fact, not every Jew recites kiddush every week, this can be a rather depressing
thought indeed, at least for those who will not be able to achieve peace of mind
until they have fully discharged all their obligations.
Why should I be obligated in the obligations of others? We have
all been brought up in an extremely individualistic ethos, which pervades the
western world today. Man is responsible for himself. Of course, most of us - and
most western societies - accept that I should HELP my fellow man. This is called
altruism, and serves to moderate extreme individualism to some extent. But
altruism is very different from the ethos that lies behind arvut; in fact, it is
almost the opposite. Arvut declares that I am responsible for others just as I
am responsible for myself. It is not goodheartedness to help others, it is
collective self-interest. The failure of my neighbor is not merely a lost
opportunity for me to have practiced philanthropy, it is simply my own failure.
What is the basis for such a sweeping denial of the ultimate individuality of
members of our community?
The answer to this question goes to the basic nature of the
Jewish community, the Jewish people, the unit called in Hebrew "Knesset
Yisrael." But for this we have to examine a section in the Torah.
The Torah was given to the Jews in the first year that they
left Egypt, fifty days after the exodus. The giving of the Torah is called, by
the Torah itself, a "brit," a covenant, meaning a two sided agreement between
God and the Jewish people. Forty years later, after a generation spent in the
desert, the Jews are about to enter the Land of Israel.
You are standing, this day, all of you, before HaShem your God
- the leaders of your tribes, your elders, your officers, every Jewish
individual; your children, your wives, the strangers in the midst of your camp,
from the hewers of wood to the drawers of water; to bring you into the covenant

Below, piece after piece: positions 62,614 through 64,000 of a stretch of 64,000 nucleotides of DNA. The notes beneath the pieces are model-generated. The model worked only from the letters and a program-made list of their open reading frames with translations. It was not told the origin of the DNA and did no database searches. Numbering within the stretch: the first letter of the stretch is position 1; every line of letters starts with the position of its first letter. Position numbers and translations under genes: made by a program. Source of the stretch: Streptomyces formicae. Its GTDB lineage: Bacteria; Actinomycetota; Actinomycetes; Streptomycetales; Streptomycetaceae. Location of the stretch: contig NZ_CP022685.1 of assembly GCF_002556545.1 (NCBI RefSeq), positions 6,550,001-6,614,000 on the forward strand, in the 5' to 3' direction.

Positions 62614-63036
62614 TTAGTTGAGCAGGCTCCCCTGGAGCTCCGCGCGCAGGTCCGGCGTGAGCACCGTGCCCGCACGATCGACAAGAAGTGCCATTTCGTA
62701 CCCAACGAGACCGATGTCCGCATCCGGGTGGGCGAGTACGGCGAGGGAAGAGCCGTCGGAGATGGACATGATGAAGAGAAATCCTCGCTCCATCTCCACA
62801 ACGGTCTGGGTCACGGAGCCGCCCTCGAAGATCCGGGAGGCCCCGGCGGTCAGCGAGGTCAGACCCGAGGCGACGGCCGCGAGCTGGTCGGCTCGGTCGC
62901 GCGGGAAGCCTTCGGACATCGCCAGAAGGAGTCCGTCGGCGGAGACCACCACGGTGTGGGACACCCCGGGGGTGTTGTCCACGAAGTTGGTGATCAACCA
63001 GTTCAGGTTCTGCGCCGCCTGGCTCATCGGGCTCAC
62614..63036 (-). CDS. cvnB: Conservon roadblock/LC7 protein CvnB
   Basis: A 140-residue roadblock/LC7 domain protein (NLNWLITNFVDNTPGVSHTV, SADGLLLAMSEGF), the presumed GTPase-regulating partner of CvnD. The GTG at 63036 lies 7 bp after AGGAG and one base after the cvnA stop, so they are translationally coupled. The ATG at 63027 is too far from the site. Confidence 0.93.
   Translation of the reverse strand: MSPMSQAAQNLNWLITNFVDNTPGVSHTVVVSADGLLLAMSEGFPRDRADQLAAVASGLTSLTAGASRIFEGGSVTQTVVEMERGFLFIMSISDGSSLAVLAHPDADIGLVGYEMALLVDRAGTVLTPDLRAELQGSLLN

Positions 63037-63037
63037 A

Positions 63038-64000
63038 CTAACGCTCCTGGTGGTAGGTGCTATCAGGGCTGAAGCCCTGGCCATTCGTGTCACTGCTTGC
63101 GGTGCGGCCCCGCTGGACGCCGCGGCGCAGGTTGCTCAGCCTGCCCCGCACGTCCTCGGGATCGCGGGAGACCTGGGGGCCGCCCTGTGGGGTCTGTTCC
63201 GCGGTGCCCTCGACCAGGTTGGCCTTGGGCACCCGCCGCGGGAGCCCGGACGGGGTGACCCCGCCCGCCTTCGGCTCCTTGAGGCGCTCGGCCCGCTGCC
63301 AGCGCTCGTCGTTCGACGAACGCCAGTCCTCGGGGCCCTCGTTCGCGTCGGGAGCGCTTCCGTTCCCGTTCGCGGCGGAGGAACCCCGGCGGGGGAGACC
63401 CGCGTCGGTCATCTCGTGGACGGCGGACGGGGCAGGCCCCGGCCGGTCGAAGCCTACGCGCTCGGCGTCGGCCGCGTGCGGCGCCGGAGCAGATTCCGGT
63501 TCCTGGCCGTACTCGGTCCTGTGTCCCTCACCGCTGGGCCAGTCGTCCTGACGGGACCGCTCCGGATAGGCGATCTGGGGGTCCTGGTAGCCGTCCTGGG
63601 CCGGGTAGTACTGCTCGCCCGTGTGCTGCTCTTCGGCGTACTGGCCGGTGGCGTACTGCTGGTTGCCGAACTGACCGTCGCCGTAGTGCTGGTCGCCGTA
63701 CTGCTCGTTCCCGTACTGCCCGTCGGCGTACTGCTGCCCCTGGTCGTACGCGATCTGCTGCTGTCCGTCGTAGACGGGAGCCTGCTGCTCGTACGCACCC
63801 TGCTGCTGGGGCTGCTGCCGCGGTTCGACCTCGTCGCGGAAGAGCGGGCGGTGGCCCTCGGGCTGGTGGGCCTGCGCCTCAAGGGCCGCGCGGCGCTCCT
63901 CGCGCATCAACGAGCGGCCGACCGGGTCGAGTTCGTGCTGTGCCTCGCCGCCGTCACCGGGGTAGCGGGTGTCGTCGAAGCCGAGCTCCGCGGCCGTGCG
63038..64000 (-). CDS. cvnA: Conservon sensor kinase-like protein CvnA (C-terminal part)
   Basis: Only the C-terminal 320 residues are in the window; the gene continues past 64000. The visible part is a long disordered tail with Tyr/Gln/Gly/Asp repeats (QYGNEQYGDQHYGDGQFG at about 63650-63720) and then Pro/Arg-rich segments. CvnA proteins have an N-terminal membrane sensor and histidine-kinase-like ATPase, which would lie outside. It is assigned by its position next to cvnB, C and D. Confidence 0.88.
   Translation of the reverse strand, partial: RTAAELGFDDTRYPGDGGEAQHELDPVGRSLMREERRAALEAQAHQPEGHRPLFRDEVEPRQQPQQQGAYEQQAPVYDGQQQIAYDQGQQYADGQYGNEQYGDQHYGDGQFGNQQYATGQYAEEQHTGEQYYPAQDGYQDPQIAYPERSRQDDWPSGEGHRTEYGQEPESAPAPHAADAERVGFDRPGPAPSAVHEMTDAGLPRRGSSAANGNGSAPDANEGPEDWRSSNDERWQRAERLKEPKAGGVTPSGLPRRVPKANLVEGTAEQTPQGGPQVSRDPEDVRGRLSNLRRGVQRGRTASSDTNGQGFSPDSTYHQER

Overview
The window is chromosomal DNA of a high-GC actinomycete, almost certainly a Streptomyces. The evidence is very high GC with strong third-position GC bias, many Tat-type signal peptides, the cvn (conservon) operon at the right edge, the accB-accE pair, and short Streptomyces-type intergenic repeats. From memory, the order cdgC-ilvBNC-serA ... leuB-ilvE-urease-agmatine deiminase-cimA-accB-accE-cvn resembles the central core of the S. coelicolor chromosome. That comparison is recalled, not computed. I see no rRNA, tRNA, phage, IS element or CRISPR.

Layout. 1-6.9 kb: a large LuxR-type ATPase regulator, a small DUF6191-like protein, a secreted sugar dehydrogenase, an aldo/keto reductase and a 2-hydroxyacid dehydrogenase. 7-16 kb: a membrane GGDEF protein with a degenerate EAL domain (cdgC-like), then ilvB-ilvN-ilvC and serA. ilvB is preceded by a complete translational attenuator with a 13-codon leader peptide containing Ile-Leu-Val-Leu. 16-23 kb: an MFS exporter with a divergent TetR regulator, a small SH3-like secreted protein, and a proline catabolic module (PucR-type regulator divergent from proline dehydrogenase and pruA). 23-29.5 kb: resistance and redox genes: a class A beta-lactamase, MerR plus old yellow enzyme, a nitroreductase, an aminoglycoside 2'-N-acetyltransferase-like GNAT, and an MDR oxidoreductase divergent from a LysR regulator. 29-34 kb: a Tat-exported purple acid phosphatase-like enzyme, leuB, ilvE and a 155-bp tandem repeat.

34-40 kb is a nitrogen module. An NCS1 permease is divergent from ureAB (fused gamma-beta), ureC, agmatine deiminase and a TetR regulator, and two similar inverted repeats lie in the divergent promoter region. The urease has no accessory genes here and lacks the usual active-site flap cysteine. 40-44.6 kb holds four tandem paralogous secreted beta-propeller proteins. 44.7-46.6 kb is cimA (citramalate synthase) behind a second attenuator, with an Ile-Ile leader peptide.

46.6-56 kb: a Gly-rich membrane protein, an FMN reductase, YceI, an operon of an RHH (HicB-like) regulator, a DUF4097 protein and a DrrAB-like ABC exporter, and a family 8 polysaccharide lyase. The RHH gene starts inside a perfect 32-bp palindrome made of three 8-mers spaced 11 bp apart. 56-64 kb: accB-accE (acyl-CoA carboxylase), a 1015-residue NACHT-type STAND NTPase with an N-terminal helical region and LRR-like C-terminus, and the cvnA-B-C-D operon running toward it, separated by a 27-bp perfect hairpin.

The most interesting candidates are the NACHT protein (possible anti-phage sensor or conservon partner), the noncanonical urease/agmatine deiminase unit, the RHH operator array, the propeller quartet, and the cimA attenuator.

of HaShem your God and His oath, which God is making with you today.
In order to establish you today as a nation unto Him, and He
shall be your God, as He told you; and as He promised your fathers, Abraham,
Isaac, and Jacob.
And not only with you alone am I making this covenant and this
oath; but rather, with those that are here with us standing today before HaShem
our God, and with those THAT ARE NOT HERE WITH US TODAY. (Deut. 29,9-11).
After describing what will happen if they abandon the covenant,
this section of the Torah concludes by saying: "The hidden things are for HaShem
our God, but the revealed things are for us and our children forever, to fulfill
all the words of this Torah" (29, 29).
This last verse is the source of the law of "arvut." The Sages
interpret it to mean: That which is hidden - sins that are committed in secret -
for those you are excused and have no responsibility. That will be between God
and the individual. But the revealed acts of man, they are not only the
responsibility of the individual, but of all of us and our children forever.
What is the context of this statement? Why, to ask another
question, is there a need for a second covenant forty years after the original
one? The answer is in the text of the covenant that I quoted above - "In order
to establish you today as a nation unto Him, and He shall be your God." For the
forty years in the desert each Jewish individual had a relationship with God
based on the fact that he too had received the Torah. At this point, before
entering the Land of Israel (i.e., before entering on the road of NATIONAL